Afghanistan has detected its first novel coronavirus case, the country's health minister said Monday, involving a patient who had recently travelled to Iran, where 12 people have died from the outbreak.
“I announce the first positive coronavirus (case) in Herat,” health minister Firozuddin Feroz told a press conference, calling on citizens to avoid travel to the western province which borders Iran.
Afghan authorities had earlier announced a suspension of suspend air and ground travel to Iran, as fears mount across the region over a jump in new coronavirus infections.
Iran has registered the highest number of fatalities outside China, the epicentre of the epidemic. Feroz said the patient had travelled to the Iranian holy city of Qom.
“Our people should avoid handshakes, hugging and kissing,” he added.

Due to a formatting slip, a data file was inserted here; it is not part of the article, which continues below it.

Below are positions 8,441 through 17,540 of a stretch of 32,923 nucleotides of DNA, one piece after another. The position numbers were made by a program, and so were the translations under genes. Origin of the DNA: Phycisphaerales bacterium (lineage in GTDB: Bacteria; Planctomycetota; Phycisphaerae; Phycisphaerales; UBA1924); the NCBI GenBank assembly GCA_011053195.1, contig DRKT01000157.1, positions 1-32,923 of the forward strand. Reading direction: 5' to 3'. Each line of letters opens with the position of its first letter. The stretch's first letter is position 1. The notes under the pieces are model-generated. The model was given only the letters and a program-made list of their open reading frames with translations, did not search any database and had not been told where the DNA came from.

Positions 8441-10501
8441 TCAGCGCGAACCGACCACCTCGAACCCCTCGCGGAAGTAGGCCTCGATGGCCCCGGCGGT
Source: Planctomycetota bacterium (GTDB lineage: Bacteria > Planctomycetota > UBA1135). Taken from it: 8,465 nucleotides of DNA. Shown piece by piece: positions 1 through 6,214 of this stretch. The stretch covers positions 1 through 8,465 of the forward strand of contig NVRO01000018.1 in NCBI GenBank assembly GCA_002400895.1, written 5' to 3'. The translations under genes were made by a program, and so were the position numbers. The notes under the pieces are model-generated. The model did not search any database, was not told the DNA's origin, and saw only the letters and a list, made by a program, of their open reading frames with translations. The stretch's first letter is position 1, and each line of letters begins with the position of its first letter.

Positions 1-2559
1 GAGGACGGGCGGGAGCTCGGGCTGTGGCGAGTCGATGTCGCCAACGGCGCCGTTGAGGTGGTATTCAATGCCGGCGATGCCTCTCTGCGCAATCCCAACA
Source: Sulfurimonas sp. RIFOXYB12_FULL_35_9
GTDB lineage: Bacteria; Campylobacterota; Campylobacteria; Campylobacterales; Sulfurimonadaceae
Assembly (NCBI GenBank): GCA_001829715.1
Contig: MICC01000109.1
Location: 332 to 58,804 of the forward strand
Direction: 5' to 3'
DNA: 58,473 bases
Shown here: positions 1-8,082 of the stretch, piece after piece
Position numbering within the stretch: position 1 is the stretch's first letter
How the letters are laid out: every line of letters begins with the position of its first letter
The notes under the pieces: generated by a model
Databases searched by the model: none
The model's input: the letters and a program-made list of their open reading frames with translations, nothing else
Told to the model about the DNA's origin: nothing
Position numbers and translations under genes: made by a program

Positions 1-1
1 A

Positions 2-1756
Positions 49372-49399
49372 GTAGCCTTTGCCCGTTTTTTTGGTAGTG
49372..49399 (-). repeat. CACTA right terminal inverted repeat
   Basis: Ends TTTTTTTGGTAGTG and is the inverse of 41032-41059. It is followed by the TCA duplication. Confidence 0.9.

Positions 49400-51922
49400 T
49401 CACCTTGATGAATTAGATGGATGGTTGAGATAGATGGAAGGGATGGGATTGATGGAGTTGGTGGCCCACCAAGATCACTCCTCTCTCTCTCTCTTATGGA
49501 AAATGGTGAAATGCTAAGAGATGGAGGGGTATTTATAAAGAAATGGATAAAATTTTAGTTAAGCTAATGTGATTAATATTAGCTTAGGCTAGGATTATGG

Both Afghanistan and Pakistan share long, porous borders with Iran that are often used by smugglers and human traffickers, while millions of Afghan refugees currently live in the Islamic Republic -- raising fears that the virus could easily spread over the border.
Iran on Monday reported four more deaths, bringing the toll from the COVID-19 virus to 12 and the overall number of infections to 47, the semi-official news agency ISNA said, quoting a parliament spokesman.
Desperate and jobless Afghans have crossed the porous border with Iran for years in search of work to support their struggling families back home.
But hundreds of thousands of Afghans have returned home in recent years as US sanctions have battered the Iranian economy.
The war-torn South Asian nation is poorly equipped to deal with a potential outbreak, with health authorities struggling to deliver basic services across the mountainous, poverty-stricken country.
Pakistan meanwhile has closed its land border with Iran, where authorities have ordered the closure of schools, universities and other educational centres in 14 provinces from Sunday.
The novel coronavirus has spread to more than 25 countries, with more than 2,500 dead in China, and is causing mounting alarm due to new pockets of outbreaks in Europe, the Middle East and Asia.